Nature's Poultice: Healing
Beds of moss absorb and retain moisture, and spread a healing poultice over the raw wounds of nature. They prevent erosion of the soil from slopes and open spaces, provide cover for germinating seeds in the natural reforestation of burned areas, cover stumps and fallen trees with their smothering blanket of decay, and provide a friendly environment for slugs and bugs, for moles and voles, and for the myriad forms of life active in the never-ending process of soil conversion and plant succession.
In preparing specimens for my herbarium, I select individual plants and attempt to wash them free of dirt. Strangely, this is almost impossible to do. In spite of the most diligent effort, the rhizoids stubbornly retain a thick blob of mud. The reason for this is that the cell walls of the rhizoids are believed to secrete a mucilaginous substance that literally sticks them to soil particles and insures the plant a secure footing wherever it grows - on earth, rock or wood. This ability to anchor so effectively makes moss difficult to dislodge and most effective in its earth binding role.
Moss also acts like a furnace filter, trapping dust and debris from the circulating air currents to become part of its contribution to the soil. Considering that mosses are so small and inhabit some of the most secluded recesses of nature, it is a rude awakening to find in the privacy of a microscope such vulgar intrusions as hairs, fabric fibres and tiny bits of paper and plastic - all firm evidence of our own inter-relationship with the whole of nature.
The retreat of lichens in advance of industrially polluted air is well known. But mosses, perhaps because of their filtering abilities, are also considered good indicators of even mild air pollution. Cities, for instance, have sometimes been called "bryophyte deserts." This claim is not entirely true, however, though the number of species may be substantially reduced. Even for those of us who live in the city, mosses are literally within arm's reach - on wet shady shingle roofs, in clogged eavestroughs, on concrete, brick or stone walls, in sidewalk cracks, between patio stones and in flower pots. Cities, after all, are not noted for rolling stones! As many as half a dozen kinds of moss may be growing in any shady backyard, even in the heart of a big city.
Pollution probably does play a role in making city parks disappointing places to find mosses. But even more important are the same factors that have eliminated so many wildflowers from these places. Most city parks are well-trodden and so well groomed there is little undergrowth to prevent hillside erosion and no chance for even mosses to get a foothold. Yet there are still secluded and less accessible marshy areas of our parks where numerous mosses may be found in abundance, especially in early spring.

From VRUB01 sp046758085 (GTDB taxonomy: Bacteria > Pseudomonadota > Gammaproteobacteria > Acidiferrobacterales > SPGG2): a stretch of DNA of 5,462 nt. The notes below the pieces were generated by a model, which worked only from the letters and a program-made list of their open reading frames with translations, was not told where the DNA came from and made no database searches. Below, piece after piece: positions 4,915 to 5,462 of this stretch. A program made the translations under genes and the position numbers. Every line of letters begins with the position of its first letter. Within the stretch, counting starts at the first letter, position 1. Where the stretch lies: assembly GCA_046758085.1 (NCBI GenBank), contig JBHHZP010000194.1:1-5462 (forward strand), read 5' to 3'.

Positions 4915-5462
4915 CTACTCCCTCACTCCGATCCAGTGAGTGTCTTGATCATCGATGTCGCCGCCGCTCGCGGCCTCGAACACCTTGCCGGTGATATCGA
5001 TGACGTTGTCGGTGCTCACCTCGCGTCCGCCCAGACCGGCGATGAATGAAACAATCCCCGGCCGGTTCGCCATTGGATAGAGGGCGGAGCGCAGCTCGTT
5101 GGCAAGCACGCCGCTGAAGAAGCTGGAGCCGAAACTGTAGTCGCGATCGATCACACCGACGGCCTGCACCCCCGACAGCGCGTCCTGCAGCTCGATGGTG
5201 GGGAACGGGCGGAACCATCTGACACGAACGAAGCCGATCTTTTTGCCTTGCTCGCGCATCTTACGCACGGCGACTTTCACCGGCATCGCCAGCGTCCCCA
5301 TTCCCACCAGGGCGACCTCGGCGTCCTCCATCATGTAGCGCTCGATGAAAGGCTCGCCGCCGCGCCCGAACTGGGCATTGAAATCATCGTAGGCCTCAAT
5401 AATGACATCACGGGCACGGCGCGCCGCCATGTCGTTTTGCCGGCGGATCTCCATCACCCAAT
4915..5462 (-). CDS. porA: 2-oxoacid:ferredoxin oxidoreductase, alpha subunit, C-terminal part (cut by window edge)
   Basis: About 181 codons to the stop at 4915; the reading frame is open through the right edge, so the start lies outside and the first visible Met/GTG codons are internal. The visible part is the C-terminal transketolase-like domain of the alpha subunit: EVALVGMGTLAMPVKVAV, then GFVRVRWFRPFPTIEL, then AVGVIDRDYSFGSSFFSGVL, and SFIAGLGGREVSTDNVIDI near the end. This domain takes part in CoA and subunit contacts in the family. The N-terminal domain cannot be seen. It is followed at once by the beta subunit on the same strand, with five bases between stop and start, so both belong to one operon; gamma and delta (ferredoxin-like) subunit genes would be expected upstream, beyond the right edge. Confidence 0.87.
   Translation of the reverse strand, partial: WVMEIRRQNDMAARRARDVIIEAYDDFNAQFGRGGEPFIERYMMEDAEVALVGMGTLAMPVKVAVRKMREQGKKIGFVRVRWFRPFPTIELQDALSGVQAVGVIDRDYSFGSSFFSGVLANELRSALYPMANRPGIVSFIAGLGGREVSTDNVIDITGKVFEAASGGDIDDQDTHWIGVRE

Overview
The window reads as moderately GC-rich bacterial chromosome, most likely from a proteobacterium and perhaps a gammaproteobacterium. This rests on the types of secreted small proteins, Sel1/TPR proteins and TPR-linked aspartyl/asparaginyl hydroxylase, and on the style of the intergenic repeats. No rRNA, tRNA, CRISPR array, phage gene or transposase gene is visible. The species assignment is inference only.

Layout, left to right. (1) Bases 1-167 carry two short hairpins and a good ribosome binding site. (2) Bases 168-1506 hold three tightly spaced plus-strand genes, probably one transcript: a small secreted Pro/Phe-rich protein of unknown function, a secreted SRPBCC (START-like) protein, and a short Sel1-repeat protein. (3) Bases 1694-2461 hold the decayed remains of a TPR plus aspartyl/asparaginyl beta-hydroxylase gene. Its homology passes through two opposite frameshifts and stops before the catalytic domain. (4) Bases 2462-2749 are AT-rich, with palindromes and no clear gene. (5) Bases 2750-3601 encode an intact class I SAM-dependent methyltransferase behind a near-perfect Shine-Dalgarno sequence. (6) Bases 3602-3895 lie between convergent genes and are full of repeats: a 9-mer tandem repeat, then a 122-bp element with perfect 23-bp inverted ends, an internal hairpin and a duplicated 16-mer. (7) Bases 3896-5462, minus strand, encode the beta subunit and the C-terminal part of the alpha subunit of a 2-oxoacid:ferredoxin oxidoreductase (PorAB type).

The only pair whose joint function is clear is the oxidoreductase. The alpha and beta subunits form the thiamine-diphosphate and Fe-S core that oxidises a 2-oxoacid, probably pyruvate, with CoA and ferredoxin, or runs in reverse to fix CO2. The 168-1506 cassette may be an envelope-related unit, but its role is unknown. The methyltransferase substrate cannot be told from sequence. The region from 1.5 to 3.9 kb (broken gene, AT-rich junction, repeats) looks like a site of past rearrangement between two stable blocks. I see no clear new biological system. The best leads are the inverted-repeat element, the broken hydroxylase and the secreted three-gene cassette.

The delicate beauty of mosses belies their toughness and ability to survive. Several factors undoubtedly contribute to this survival:
Their low-lying habit of growth diminishes the risks that most taller plant forms have to contend with. But this under-foot, earth-covering habit of mosses, itself a certain liability, is compensated by a tough and wiry nature like the resilient carpet pile they are, erasing our footsteps as we pass. This habit also places a moss in the zone of richest concentration of plant nutrients, within the first 15 centimeters from the forest floor. Their need for this moisture-laden and nutritionally-rich environment keeps their low profile within its bounds.
Mosses have few enemies to deplete their numbers. Being generally unpalatable to the taste, they form an insignificant part of the diet of any of the mammals. An exception would certainly be the now-extinct Hairy Mammoth, one of which was dug out of the ice in northern Siberia in the late 1800s and found to have three species of moss in its stomach contents.
Little has been done on the chemistry of mosses, but drop a handful of fresh green moss of any kind into a basin of warm water and enjoy the pleasantly medicinal fragrance that is released. Most mosses are believed to have some antibiotic quality. Very rarely do insects of any species feed on them, except some of the spider mites. The Sphagnum moss of bogs is especially noted for its antibiotic value. The Indians and Inuit used the moss for dressing wounds, and the natives of northern Alaska still make a salve from Sphagnum leaves and animal fat for this purpose.
During the first World War, thousands of tons of Sphagnum were used by both sides as surgical dressing. It was found to be far more efficient than cotton for this purpose, absorbing 10 to 20 times its dry weight in moisture. And whereas cotton absorbs moisture only locally to the point of saturation, Sphagnum moss, by its peculiar cellular structure, absorbs the moisture into every cell of its mass.
Although often severely restricted ecologically in habitat, mosses generally have the ability to survive extended periods of drought, and even though apparently dead, revive quickly after the return of moisture. Mosses can be preserved as dried herbarium specimens almost indefinitely and relaxed with water to return them to a life-like state for study. Howard Crum in his excellent book
Mosses of the Great Lakes Forest discusses some laboratory experiments in which several species of moss were revived after periods of herbarium storage from 8 months to 19 years! Spore germination has been reported for some species after a record 50 years from maturity.